We’ve all heard the oft-quoted phrase, “Buy land, you won’t grow it anymore.” After reading Jim O’Brien’s semi-annual report on the agricultural land market, that phrase seems more true than ever.
The market seems to be red hot right now as dairy farmers and non-farmers alike are driving prices to new highs, particularly in the east of the country.
But where will it end, or will farmland prices keep climbing higher and higher? The country’s auctioneers are optimistic and see no signs of a price drop anytime soon – €15,000/ac is the new €10,000/ac it seems!
And there are a number of trends that certainly support this view. First, as we reported on the front page of Independent Farmingare new nitrate regulations forcing many dairy farmers to reconsider their business and wondering if they have enough land to cover their cow numbers?
Farming organizations say many will find they are not, and as one farm adviser told me this week, “The last thing dairy farmers are going to do is reduce the number of cows”.
This has and will continue to see strong demand for land in dairy areas. Regular readers of our real estate section will have seen the term “local merchant” more often of late.
Land has always been viewed as a good long-term investment by this cohort, and attractive tax breaks for long-term leases and inheritance are no doubt on the minds of these buyers.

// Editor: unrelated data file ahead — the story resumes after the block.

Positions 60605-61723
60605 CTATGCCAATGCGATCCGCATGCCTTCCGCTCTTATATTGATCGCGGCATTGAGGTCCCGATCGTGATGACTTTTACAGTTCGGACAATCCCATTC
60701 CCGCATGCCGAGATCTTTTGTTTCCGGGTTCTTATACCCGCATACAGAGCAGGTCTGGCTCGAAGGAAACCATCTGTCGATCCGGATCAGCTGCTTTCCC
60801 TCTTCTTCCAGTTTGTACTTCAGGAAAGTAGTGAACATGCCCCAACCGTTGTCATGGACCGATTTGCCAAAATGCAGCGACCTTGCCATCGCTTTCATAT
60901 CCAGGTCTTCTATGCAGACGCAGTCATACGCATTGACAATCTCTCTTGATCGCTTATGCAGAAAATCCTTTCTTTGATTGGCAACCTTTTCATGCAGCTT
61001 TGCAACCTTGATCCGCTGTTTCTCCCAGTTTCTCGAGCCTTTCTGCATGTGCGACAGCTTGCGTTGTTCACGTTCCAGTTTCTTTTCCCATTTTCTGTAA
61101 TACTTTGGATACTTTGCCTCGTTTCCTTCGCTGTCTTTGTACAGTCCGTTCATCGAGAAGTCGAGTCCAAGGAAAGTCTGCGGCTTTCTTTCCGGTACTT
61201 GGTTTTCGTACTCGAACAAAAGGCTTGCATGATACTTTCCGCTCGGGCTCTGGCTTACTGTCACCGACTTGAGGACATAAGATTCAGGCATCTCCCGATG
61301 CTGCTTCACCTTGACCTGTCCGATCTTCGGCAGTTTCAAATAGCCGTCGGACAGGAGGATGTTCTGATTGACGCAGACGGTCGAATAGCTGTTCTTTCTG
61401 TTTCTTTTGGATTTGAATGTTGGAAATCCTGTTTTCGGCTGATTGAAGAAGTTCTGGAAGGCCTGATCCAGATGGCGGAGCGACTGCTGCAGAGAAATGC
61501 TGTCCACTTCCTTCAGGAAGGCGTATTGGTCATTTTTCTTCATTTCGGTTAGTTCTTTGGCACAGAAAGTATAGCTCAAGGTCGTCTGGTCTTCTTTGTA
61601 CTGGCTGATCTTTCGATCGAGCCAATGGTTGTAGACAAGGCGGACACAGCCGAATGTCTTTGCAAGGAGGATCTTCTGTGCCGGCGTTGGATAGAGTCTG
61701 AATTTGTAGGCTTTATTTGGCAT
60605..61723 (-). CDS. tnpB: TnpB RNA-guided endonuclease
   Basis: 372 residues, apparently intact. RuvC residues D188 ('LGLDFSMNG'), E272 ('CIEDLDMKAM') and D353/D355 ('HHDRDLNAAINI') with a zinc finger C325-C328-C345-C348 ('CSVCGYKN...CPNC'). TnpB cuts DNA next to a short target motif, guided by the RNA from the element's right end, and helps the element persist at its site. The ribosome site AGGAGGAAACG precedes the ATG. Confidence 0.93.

In the coming decade, environmental buyers could add another dimension to the property market, particularly in peripheral areas. The UK is already witnessing large multinationals buying land to offset emissions, while here Coillte has pledged to increase forest tenure by 100,000 hectares.
The “agricultural value” of land may not be the sole determinant of its value. To counterbalance these upward trends, there are those who believe Irish farmer demographics will bring more land to market over the next 10 years.
But in the first half of this year very little land was sold for less than €10,000/ac. At this price point, any large farm is completely unaffordable for non-dairy farmers unless other off-farm income can be used to supplement what can be made on the farm.
The question arises: are such prices economically justifiable in the long run and will fewer and fewer real farmers be able to assert themselves in this market over the years?
https://www.independent.ie/business/farming/comment/when-will-farmlands-bull-run-come-to-an-end-41898063.html When will bullfighting in the farmland end?